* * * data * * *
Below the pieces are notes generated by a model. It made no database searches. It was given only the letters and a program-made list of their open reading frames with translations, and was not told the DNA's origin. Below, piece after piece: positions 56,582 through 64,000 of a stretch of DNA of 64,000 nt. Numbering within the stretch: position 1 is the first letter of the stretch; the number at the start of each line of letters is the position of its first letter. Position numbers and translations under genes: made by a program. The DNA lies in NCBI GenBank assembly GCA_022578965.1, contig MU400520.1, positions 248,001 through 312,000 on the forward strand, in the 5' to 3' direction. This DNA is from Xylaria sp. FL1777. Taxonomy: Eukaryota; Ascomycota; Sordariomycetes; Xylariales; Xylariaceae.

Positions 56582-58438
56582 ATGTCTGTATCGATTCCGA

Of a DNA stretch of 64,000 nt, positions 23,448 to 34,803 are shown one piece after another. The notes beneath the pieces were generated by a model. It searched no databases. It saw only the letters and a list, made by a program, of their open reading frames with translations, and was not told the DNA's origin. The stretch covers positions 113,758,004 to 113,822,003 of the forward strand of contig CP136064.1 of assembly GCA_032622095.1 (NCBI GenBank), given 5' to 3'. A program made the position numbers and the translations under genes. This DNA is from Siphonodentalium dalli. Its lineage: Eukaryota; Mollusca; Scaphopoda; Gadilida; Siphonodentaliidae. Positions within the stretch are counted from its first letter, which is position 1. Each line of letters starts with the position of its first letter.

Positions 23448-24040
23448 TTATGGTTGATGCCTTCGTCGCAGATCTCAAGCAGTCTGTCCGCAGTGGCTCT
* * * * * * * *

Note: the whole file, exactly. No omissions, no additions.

Below the pieces are notes generated by a model. It made no database searches. It was given only the letters and a program-made list of their open reading frames with translations, and was not told the DNA's origin. Below, piece after piece: positions 56,582 through 64,000 of a stretch of DNA of 64,000 nt. Numbering within the stretch: position 1 is the first letter of the stretch; the number at the start of each line of letters is the position of its first letter. Position numbers and translations under genes: made by a program. The DNA lies in NCBI GenBank assembly GCA_022578965.1, contig MU400520.1, positions 248,001 through 312,000 on the forward strand, in the 5' to 3' direction. This DNA is from Xylaria sp. FL1777. Taxonomy: Eukaryota; Ascomycota; Sordariomycetes; Xylariales; Xylariaceae.

Positions 56582-58438
56582 ATGTCTGTATCGATTCCGA

Of a DNA stretch of 64,000 nt, positions 23,448 to 34,803 are shown one piece after another. The notes beneath the pieces were generated by a model. It searched no databases. It saw only the letters and a list, made by a program, of their open reading frames with translations, and was not told the DNA's origin. The stretch covers positions 113,758,004 to 113,822,003 of the forward strand of contig CP136064.1 of assembly GCA_032622095.1 (NCBI GenBank), given 5' to 3'. A program made the position numbers and the translations under genes. This DNA is from Siphonodentalium dalli. Its lineage: Eukaryota; Mollusca; Scaphopoda; Gadilida; Siphonodentaliidae. Positions within the stretch are counted from its first letter, which is position 1. Each line of letters starts with the position of its first letter.

Positions 23448-24040
23448 TTATGGTTGATGCCTTCGTCGCAGATCTCAAGCAGTCTGTCCGCAGTGGCTCT